Are you part of that crowd who feels as if your crochet projects are not yet finished unless you add border to it? You better check out the Reverse Single Crochet Stitch!
With this tutorial, you will be able to add the crochet crab stitch to your repertoire in a variety of ways. As an avid crochet fiend myself, I know you can never have too many different ways to edge your finished projects.
This stitch creates a dense border perfect for any pattern. In fact, you can even use it in round ones! Read on to learn the crochet crab stitch.
What is the Crochet Crab Stitch?
The Crab Stitch is also called the reverse single crochet stitch. The reason why becomes very obvious upon learning that the Crab Stitch if, in fact, created by single crochet stitches, in the reverse! (Like a crab that walks backwards, crochet puns, yay!)
Seriously though, the Crab Stitch is a wonderful option for edging. The result is a coiled, twisted edge that gives a nice, finished look to your project.
Be it blankets or hemlines on clothing. It also makes a great edging for necklines on tops as well as for handles on handbags. You can add it to just about any project for a solid, firm and funky edging.
It also gives a more polished finish to placemats and dishcloths.
It does feel a bit unnatural at first, but a little bit of practice and you’ll be comfortable with the process.
Well, there are other more artsy crochet stitches that can be used in adding borders to your works, but this stitch creates a dense edge that does not have any holes. If you want a more firm, cord-looking border for your works, this stitch is perfect!
What an easy way to add a border, texture, and also detail using just one stitch!
How to Crochet Crab Stitch
One of the first stitches you learn when you being to crochet is the single crochet stitch. We’re going to work that same stitch here, but backwards.
One thing that is a little different and worth mentioning is the right-handed versus left-handed aspect of working this stitch. Most of the time, crochet patterns don’t mention working right-or-left-handed. It is important here because of the reverse nature of the crab stitch.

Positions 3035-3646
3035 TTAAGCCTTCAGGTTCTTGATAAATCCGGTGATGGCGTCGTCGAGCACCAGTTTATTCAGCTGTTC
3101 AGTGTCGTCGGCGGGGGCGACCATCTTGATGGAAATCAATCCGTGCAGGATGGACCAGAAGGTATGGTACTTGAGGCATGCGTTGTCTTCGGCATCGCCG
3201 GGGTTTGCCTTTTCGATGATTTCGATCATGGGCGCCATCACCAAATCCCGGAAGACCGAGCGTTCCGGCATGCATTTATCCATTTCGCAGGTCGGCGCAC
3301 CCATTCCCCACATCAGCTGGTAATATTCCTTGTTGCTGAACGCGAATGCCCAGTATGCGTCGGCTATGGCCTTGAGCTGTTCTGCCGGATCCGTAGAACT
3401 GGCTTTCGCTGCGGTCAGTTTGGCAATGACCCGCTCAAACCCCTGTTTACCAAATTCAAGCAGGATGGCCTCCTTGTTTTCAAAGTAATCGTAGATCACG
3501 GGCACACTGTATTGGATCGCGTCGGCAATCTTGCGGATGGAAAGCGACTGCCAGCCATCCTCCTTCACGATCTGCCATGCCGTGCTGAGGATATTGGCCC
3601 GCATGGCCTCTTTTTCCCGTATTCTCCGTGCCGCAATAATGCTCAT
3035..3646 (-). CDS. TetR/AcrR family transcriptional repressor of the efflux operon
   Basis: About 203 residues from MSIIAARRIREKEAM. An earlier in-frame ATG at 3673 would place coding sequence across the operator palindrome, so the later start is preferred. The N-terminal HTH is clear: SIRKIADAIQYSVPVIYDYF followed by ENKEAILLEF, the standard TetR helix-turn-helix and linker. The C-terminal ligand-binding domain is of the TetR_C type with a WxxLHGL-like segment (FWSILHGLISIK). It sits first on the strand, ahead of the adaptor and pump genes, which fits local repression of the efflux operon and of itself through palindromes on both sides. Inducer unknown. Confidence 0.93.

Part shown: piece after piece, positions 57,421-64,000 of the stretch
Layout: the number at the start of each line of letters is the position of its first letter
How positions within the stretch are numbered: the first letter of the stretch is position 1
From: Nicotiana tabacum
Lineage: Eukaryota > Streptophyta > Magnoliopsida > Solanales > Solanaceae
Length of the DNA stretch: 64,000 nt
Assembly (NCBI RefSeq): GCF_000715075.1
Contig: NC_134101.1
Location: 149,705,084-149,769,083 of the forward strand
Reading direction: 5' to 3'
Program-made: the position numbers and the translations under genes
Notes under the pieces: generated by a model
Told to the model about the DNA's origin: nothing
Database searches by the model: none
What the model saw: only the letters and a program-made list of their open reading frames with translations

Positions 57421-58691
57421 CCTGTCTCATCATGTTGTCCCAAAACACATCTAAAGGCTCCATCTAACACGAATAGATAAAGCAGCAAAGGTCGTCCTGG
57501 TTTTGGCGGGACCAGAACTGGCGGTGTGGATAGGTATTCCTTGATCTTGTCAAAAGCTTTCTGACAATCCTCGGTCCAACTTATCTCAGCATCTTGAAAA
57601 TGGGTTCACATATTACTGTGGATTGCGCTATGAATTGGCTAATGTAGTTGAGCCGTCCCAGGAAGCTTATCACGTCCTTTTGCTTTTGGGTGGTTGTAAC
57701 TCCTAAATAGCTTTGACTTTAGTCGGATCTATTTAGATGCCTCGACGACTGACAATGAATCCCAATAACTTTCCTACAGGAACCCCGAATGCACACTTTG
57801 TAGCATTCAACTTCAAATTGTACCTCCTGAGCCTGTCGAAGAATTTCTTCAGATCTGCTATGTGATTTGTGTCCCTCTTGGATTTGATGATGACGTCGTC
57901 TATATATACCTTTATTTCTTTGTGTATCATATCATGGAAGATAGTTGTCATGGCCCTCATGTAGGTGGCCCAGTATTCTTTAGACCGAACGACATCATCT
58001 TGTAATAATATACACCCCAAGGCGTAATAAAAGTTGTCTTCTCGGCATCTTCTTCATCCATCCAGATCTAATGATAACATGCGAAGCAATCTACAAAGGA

I happen to be one of those lefties that has just learned on my own over the years how to crochet. Lefties work left to right with the hook in their left hand. Righties work right to left with the hook in their right hand.
So, for the crab stitch, those that are right-handed will be working left to right while those that are left-handed will be working right to left.
Also, this is always worked with RIGHT side facing you.
To begin: complete the last row of your project, but DO NOT TURN. Insert hook into the first stitch on the left side of the work. Pull up a loop. Yarn over. Pull through BOTH loops on the hook. There you go, first crab stitch made! Continue on around the piece until you reach the end.
To begin: complete the last row of your projects, but DO NOT TURN. Insert hook into the first stitch on the right side of the work. Pull up a loop. Yarn over. Pull through BOTH loops on the hook. There you go, first crab stitch made! Continue on around the piece until you reach the end.
Reverse Single Crochet Stitch Instructions
Once you have mastered the basic crochet stitches, learning this stitch will be awkward at first. It will most likely confuse you as it feels like you’re going against something.
The first two steps especially will be hard. But through practice, we’re pretty sure you’ll be able to perfectly make this stitch!
1. Start by inserting the hook
As opposed to single crochet stitch (sc), in reverse single crochet stitch (rsc), the hook is inserted to the right of the stitch after the previous stitch.
When you do this stitch, you don’t do a chain stitch for a turning chain.
You can already begin where you currently are. There is no need to turn or make a starting chain. BUT, if you find it hard to start the rsc, you can start with chain stitch.
Choosing to immediately do rsc or starting with a chain stitch first will not have a bad impact on your finished product.
2. Yarn over After inserting, yarn over like in sc.
This move might feel a bit awkward because you’re working in reverse. I suggest that you be mindful during the confusing times when you’re just starting to crochet rsc.
3. Draw the yarn into and out of the stitch.
By this time, there will be two loops on the hook. Draw the yarn through the stitch.
4. Yarn over for the second time.
5. Draw the yarn into and out of the stitch again.
After this, you have finally finished your first reverse single crochet stitch. Congratulations!
Patterns You Can Make Using the Reverse Single Crochet Stitch
Feel free to use this stitch in adding border to any project. It works well with dishcloths, blankets, scarves, and even clothes!
Finished with your crochet project but can’t figure out why it looks incomplete? Try adding borders around it using this stitch and watch it transform into a more finished look.
Give your blankets firmer edges by adding borders using this stitch. It will not only give the blanket a more secured edge, but it will also add more intricate details to it.
Otherwise, if you want the border to be more visible, use a contrasting color to make it pop! A simple design that can definitely add a lot of impact to your work.
Now You Know The Reverse Single Crochet Stitch
Have you worked on crochet projects that used the Reverse Single Crochet Stitch AKA Crab Stitch Crochet? We’d love to see them! Share your works on our Facebook Page so we can cheer you on!
Are you looking for other stitches to learn? We have plenty of other crochet stitch tutorials you can try!
We hope you had fun learning a new stitch through this Reverse Single Crochet Stitch Tutorial, and we’re looking forward to seeing more of your works on our page!